What’s does a bright company look like?

A Chicago-based pizza chain that decided to put a shop in the middle of one of the toughest neighborhoods in Chicago and left it there even when it didn’t achieve the profits they had hoped for.

A leading US orchard that built housing, child care, and healthcare facilities for its workforce.

A health insurance company and one executive’s team that figured out how to use a business problem to save the lives of members and enrich the lives of call center staff.

A flour company that radically changed how it was governed so that it can survive in a challenging marketplace and contribute generously to its community.

Too many people are miserable at work and that misery is negatively impacting your bottom line.

To get the best out of everyone, you need people coming into the office excited and engaged. Statistics show that only about a third of employees are switched on at work. You can read books by researchers who are seeing connections between work environment and health issues. You can look down the hall at your workplace. Unless you work in a very unusual place, you’ll find quite a few ambivalent folks and some very unhappy people just punching out another day or week or month or year. They’re not particularly proud of what their organization is doing or of their contribution to it. Leave them in this situation long enough and they may even act in ways they’re not proud of themselves.

 

Deep down, they feel trapped by a perverse set of unwritten corporate rules. Would any of these be posted on the walls of a company you know?

  • Don’t trust anyone. Turn your back for a second and they’ll vote you off the island.
  • Be calculating and cunning. Play the angles and play everyone.
  • Keep up your guard, conceal who you are behind a thick armor of bravado.
  • Take credit for your colleagues’ ideas–they’ll take credit for yours
  • Expect the worst of everyone, especially your leaders, because they’re not thinking of anyone but themselves.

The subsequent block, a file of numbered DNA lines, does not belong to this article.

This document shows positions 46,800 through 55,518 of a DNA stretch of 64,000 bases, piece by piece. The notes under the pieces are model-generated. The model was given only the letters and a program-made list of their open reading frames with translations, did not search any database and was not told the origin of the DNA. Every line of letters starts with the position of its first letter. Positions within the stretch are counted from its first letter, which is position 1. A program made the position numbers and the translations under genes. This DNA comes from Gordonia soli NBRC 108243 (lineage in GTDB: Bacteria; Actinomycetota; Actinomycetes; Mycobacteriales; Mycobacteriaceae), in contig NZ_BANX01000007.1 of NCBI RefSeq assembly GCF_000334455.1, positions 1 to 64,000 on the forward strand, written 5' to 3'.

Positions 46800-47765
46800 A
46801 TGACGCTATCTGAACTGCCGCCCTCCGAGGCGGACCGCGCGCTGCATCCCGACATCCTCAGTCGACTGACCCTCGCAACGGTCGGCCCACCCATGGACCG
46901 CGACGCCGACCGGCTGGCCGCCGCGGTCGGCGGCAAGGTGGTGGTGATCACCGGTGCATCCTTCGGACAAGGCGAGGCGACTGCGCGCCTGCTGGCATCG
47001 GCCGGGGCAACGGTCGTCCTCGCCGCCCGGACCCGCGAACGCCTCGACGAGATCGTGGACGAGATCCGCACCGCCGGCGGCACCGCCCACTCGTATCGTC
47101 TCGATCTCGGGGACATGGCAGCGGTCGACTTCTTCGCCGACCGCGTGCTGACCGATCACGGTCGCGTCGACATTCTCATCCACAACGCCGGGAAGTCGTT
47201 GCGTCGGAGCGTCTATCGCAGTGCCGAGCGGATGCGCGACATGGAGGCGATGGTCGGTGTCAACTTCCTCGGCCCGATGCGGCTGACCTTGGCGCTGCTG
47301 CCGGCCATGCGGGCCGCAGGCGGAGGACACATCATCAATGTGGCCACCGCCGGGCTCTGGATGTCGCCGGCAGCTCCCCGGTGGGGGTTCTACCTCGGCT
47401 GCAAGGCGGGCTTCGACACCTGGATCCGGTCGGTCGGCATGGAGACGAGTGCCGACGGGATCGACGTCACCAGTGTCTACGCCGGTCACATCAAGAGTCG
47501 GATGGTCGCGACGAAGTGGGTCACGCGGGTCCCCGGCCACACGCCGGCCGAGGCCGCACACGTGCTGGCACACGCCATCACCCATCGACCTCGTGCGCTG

I know this isn’t everyone or every organization. There are exceptions. We’ve been fortunate enough to work with some of them.  It’s those exceptional people and bright organizations that fascinate us.

Bright companies operate by a different set of unwritten rules:

  • Be generous. You have enough; you can afford to share.
  • Be human. Technology is fantastic but in the end, there’s no app that can beat personal contact.
  • Be courageous. No one does anything great without sticking their neck out.
  • Be straight up. Spin is demoralizing and breaks trust. Plus, your people are way too smart to fall for slogans. Keep it real.

No organization or leader is perfect; bright companies and bright leaders recognize this. They have unanswered questions. They have flaws. They know they haven’t arrived yet. Sometimes they feel the tension all practical idealists do, having to choose between their principles and the world’s expectations of financial performance. But they are committed to being something distinctive, something bright. They’re engaged in the work and they’re engaging our world in ways that serve the common good.

Best of all, when bright companies collaborate in support of noble purpose, they start to see how work can help them become who they were created to be. And that brings to daily life that most precious commodity: joy.

These are the kinds of companies and people we want to spend our time serving. Maybe you do too. If so, let’s get busy.

Ted

Be bright.

 

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